Biden Administration Moves to Free Up Millions to Improve Ports Amid Supply Chain Woes

The Biden administration announced new plans Tuesday to earmark and potentially pay to upgrade congested and aging U.S. ports in the next 90 days, the Associated Press reported. The move is aimed at helping to suppress potential inflation for products as ships are forced to wait to dock at ports and truck drivers who can transport goods remain in short supply.

The Transportation Department will permit port authorities to allot any money leftover from grant projects to help remedy the supply chain woes, according to senior administration officials who spoke on condition of anonymity. The Georgia Port Authority, for example, can use $8 million to transform its inland facilities into container yards, which would open up more space for ships to dock at the port and ultimately expedite the journey for goods to their intended destinations, the AP reported.

Supply chain issues have added an extra obstacle to economic recovery from the COVID-19 pandemic in the U.S. Price inflation and the possibility of low or nonexistent stock in stores has frustrated many Americans and struck a political blow against President Joe Biden and other Democrats.

But the administration's initiative may only address one kink on the supply chain. A report released by the American Trucking Associations last month estimated that the industry lacks 80,000 drivers, a shortage exacerbated by the pandemic. This number is an all-time high for the industry, the report said.

"Increased demand for freight, pandemic-related challenges from early retirements, closed driving schools and DMVs, and other pressures are really pushing up demand for drives and subsequently the shortage," said Bob Costello, chief economist for the association.

For more reporting from the Associated Press, see below:

U.S. Supply Chain Woes
The Biden administration announced new plans Tuesday to earmark and potentially pay to upgrade congested and aging U.S. ports in the next 90 days. A truck passes a container ship at the Port of Oakland on October 19 in Oakland, California. Noah Berger/AP Photo

The Biden administration's initiative comes on the heels of the House passing a $1 trillion bipartisan infrastructure package late Friday. The package includes $17 billion to improve coastal and land-based ports that can help to tackle the challenges in the longer term.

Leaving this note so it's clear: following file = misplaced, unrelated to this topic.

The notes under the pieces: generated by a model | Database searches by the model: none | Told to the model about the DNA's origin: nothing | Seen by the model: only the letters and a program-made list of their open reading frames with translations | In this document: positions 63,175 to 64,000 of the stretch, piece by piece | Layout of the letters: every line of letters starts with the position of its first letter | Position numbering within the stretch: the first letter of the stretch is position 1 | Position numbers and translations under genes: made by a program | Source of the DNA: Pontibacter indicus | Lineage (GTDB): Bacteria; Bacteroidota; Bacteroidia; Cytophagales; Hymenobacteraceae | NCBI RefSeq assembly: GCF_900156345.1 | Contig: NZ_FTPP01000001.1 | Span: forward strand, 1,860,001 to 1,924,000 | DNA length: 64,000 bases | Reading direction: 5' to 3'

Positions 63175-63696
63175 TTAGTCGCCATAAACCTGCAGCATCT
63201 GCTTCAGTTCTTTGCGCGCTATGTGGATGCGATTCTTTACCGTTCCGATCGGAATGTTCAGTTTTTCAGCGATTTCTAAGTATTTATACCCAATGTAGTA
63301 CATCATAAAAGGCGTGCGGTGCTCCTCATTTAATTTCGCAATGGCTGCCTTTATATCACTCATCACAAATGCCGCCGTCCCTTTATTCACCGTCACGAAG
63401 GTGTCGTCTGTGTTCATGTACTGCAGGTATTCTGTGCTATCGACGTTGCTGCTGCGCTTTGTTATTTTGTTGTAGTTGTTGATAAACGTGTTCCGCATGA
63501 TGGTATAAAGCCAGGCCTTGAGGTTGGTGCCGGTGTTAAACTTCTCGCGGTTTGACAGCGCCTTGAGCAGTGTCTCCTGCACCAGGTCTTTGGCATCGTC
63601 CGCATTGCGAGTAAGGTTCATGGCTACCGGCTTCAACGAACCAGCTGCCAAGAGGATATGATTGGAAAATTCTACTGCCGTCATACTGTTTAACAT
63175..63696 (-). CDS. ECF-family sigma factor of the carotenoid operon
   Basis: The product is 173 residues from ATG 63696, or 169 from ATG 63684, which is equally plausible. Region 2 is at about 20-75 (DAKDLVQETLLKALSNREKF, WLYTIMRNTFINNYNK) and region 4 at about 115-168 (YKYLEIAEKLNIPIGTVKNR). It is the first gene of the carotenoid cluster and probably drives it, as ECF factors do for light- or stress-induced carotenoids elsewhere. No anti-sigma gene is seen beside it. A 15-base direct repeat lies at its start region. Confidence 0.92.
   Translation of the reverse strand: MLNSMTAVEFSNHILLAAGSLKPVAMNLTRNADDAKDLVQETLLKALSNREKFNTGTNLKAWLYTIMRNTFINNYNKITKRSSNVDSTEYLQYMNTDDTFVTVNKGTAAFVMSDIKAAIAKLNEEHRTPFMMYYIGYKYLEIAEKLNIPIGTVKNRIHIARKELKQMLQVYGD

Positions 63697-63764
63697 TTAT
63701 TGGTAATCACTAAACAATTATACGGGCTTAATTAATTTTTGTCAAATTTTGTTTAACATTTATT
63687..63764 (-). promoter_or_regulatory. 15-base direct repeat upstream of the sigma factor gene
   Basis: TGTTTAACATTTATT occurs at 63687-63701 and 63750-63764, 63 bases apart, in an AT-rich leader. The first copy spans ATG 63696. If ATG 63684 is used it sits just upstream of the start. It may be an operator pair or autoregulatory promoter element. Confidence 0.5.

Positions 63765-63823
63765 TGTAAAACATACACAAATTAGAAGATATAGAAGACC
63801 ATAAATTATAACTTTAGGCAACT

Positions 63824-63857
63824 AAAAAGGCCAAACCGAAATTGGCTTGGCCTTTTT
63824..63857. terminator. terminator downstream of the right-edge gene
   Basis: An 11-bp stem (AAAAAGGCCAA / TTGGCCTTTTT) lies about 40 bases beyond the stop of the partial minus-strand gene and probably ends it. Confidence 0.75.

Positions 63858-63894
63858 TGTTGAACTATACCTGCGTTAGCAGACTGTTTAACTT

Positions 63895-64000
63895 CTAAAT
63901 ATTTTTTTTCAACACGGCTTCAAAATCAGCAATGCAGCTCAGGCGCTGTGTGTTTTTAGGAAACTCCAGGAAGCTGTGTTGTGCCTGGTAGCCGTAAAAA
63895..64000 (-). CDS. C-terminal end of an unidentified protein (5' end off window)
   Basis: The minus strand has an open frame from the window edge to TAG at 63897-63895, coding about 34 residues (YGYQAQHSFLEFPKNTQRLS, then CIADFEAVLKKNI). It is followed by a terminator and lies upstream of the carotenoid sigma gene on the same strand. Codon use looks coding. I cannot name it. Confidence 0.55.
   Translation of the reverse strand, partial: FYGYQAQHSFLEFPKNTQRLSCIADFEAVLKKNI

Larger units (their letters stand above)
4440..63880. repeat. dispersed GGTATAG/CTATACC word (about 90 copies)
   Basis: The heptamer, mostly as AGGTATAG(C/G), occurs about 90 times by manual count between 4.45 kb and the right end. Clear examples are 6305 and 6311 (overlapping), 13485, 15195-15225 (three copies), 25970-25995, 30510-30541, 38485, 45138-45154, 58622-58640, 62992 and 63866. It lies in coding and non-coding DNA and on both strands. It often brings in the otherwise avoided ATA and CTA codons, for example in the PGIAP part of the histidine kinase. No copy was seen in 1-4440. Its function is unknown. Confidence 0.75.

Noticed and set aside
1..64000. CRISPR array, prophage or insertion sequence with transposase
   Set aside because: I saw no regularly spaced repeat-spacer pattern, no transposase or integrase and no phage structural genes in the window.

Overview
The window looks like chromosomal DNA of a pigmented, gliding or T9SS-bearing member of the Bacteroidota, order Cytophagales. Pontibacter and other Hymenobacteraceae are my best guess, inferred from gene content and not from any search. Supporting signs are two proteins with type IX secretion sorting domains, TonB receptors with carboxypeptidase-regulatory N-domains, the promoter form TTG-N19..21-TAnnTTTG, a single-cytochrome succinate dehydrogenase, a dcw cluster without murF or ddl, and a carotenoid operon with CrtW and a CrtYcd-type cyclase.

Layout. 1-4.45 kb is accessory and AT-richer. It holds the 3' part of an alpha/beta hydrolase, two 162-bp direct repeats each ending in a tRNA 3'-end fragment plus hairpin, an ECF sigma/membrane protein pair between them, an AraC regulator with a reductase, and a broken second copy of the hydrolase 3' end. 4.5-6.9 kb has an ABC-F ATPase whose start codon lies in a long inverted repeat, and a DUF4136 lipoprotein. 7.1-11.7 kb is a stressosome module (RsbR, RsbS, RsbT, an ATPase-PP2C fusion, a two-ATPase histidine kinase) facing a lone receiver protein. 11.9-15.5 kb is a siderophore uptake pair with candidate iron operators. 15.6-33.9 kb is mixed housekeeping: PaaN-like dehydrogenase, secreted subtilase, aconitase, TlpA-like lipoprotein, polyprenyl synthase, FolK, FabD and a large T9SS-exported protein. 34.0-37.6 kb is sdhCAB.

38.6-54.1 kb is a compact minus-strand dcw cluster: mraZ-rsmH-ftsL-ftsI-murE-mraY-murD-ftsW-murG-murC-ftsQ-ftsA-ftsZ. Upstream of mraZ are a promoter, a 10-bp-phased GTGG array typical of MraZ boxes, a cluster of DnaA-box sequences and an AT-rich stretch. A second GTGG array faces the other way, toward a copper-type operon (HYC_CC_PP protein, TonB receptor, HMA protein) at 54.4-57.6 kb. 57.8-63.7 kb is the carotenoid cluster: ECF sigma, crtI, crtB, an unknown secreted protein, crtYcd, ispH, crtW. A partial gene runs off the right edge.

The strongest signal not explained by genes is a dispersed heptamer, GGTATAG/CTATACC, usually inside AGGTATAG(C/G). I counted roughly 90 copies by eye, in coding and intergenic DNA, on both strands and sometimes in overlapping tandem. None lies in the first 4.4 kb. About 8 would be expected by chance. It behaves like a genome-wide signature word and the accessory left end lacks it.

Biden will highlight the administration's efforts by visiting Baltimore's port on Wednesday. It's part of a broader effort to show that the administration will tackle the inflation that has left Americans feeling more pessimistic about the economy. Updated figures for the consumer price index will be released Wednesday, with the previous report showing prices were 5.4 percent higher than a year ago.

The Baltimore trip is designed to highlight the types of investments that the administration believes will help unclog the supply chain. The port in Baltimore is adding container cranes and adding a 50-foot berth where ships can be unloaded. The administration has also approved grants so that the Howard Street Tunnel—a train artery that opened in 1895—can be expanded to ferry double-stacked containers on railcars.

The Biden administration earlier helped broker an agreement to increase the hours of operation at the Port of Los Angeles, but it's been difficult to immediately fix this challenge. Administration officials said the initiatives being announced Tuesday would make the supply chain faster, more efficient and environmentally friendly in the medium to longer term.

Additional steps include launching a $240 million grant program in the next 45 days to modernize ports and marine highways. Within 60 days, the government wants to identify repair projects and opportunities to deepen harbors for larger ships that can be a guide for more than $4 billion in construction by the Army Corps of Engineers.

The government will also look over the next 90 days at which ports of entry should be upgraded and expanded as part of a $3.4 billion investment. It also plans within 90 days to open the first round of more than $475 million in grants for ports made possible through the newly passed infrastructure package.

The Transportation Department intends to publish a playbook for states on freight movement and issue guidance on best practices so that the value of the infrastructure investments can be maximized. There will also be a request for information by the Transportation Department to improve data collection and sharing to improve the efficiency and transparency of the supply chain.

Biden Administration Supply Chain Initiative
The Transportation Department will permit port authorities to allot any money leftover from grant projects to help address the supply chain woes that could cause inflation and product shortages. The Box Express cargo ship crosses the San Francisco Bay on October 19 in San Francisco. Noah Berger/AP Photo